This particular blog post isn’t about a diagnosis, really. It’s about a symptom called derealization that I have sometimes as part of Major Depressive Disorder. I feel like a lot of people experience this from time to time and don’t know that it has a name or any way to self-help when it happens. So here we go.

What is derealization?

Derealization is a cognitive experience of feeling like the world isn’t real, that you’re disconnected from it, that sensations and perceptions are “off,” and/or that time is passing in an abnormal way. It literally just means that you have stopped interpreting reality as reality, and it doesn’t feel like reality anymore. The way that this usually presents itself for me is the feeling that my eyes are like a movie screen and I’m just inside my own head watching everything. Yes, like that episode of Black Mirror.

Black Mirror and derealization

On top of feeling like I’m watching a movie instead of being alive in my body, the world around me feels “off.” Things seem flatter, like I’m almost in 2 dimensions instead of 3. It feels like if I were to reach out and grab something, I wouldn’t be able to. I can, of course, but it feels like the world around me isn’t real at all. It’s hard to describe, but if you’ve experienced it, you probably know what I’m talking about.

Dealing with derealization

Derealization doesn’t happen to me regularly. It only happens when I’m very depressed or anxious, so the biggest thing that I can do to cope with it is to address the depression and anxiety. In the moment, I usually either wait for it to pass, engage in some sort of sensory activity like tapping my fingers, touching things, or eating, and talk to other people. When I first start talking or touching something, it feels like I’m not doing it. Like I’m just observing it happen. But after a few minutes, my brain will usually decide that reality is real and I can move on.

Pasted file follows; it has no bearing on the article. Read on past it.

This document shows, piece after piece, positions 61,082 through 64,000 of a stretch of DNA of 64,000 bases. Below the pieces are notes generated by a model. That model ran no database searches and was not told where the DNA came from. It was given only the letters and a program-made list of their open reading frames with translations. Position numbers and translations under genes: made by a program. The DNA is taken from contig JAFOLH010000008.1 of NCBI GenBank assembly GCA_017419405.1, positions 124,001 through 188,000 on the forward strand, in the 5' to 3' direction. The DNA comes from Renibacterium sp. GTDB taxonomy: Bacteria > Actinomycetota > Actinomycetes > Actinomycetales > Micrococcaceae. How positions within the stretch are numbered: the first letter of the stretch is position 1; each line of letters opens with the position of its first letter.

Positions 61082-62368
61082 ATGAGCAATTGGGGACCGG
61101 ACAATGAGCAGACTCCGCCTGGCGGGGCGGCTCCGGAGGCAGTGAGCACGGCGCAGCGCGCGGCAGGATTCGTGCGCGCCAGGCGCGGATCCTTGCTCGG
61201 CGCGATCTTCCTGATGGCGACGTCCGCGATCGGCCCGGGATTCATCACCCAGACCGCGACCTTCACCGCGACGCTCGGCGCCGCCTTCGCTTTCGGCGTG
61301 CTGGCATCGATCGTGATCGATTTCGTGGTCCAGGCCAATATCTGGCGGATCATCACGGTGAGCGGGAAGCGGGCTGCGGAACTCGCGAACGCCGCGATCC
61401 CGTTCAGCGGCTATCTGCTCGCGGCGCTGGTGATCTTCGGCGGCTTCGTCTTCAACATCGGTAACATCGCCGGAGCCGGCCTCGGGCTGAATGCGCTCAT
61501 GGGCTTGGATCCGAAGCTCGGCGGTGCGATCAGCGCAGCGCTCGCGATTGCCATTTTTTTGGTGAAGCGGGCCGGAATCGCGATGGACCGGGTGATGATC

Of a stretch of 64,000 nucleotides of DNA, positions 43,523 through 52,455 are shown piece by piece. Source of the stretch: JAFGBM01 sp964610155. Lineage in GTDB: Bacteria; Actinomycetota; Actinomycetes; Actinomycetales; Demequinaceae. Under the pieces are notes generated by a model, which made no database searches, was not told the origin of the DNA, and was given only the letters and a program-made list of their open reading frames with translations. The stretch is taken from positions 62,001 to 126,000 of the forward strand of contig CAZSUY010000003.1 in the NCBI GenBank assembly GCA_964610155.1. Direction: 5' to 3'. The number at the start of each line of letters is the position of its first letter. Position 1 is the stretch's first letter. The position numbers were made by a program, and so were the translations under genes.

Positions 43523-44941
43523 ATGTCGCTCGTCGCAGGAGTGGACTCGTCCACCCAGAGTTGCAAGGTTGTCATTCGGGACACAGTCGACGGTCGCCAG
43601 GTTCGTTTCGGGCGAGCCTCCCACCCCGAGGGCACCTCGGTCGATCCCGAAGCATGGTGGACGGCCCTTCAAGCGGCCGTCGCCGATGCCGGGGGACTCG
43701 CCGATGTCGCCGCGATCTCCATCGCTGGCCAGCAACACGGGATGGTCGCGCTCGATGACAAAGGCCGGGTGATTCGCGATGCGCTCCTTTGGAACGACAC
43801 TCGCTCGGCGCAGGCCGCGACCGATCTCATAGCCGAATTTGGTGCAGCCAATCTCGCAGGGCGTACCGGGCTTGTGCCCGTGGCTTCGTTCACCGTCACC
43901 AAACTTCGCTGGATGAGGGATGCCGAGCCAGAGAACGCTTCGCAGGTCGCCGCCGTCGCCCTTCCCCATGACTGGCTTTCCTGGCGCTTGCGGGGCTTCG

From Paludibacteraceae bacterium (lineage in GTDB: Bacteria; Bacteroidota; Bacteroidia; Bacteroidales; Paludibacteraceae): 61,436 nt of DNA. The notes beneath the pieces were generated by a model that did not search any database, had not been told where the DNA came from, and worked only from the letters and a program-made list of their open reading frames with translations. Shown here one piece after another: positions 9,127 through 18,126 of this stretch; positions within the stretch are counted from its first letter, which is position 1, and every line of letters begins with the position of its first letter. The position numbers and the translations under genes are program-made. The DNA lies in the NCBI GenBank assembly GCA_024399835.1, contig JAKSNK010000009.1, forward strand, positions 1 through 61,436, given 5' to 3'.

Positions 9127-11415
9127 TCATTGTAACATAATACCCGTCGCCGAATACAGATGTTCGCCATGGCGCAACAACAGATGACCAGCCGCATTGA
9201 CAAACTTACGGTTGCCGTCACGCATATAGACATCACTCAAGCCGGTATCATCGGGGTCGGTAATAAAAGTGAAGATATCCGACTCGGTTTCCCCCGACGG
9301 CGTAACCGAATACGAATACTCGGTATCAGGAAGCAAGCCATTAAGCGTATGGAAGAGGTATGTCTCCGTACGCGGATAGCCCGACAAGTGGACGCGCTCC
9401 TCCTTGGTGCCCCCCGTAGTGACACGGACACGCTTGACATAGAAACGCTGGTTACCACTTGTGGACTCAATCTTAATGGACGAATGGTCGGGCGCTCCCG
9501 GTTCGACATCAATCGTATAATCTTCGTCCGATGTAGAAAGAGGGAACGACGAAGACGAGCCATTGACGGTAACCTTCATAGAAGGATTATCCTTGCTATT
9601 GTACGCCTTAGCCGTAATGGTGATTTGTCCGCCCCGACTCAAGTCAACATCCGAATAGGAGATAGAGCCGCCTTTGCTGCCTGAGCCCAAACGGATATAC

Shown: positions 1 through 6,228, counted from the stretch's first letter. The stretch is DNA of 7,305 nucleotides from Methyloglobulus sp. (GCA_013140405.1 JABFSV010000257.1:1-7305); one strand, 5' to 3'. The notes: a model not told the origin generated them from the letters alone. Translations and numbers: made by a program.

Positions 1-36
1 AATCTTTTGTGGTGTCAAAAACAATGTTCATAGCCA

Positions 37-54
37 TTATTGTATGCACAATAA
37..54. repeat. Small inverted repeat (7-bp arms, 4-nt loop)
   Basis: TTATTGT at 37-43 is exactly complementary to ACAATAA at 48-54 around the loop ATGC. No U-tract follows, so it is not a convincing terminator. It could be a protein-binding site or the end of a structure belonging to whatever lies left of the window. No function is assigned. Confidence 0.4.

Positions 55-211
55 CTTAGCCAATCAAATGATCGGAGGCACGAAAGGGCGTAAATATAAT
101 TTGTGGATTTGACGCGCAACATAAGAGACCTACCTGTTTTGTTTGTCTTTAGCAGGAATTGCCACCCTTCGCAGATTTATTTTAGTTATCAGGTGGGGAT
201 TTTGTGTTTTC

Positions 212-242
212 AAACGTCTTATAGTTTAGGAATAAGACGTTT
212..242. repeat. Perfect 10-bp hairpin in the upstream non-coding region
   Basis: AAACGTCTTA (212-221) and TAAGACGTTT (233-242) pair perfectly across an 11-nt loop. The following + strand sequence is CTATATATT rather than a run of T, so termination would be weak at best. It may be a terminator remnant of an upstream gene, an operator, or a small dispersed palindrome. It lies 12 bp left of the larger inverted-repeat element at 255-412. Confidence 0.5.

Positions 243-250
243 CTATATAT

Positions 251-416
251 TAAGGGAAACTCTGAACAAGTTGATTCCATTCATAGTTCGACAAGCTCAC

Treatment and recovery

If derealization or depersonalization (feeling like you are outside of your body) are really severe and persistent, people can be diagnosed with derealization-depersonalization disorder. When it’s severe, therapy and mindfulness training can be helpful in learning how to reconnect with the world and cope with symptoms on a day-to-day basis. It can also be helpful to tell a friend or peer about your experiences and talk to them when it’s happening. There aren’t any medications that can help with it right now, it’s all about mindfulness, cognitive strategies, and making connections with the world.

All About my Symptoms: Derealization with Kate Fitch

Kate Fitch

I've been with the Network since 2015, when I started as a volunteer. I've been on staff as the Communications Specialist since January 2017. I'm currently in college and pursuing a dual BA in Public Health and Public Administration. I'm most passionate about making sure that people with mental health conditions are fairly represented in the media, at policy tables, and in treatment system planning. In my spare time, I like to crochet, knit, and be the best cat mom ever.

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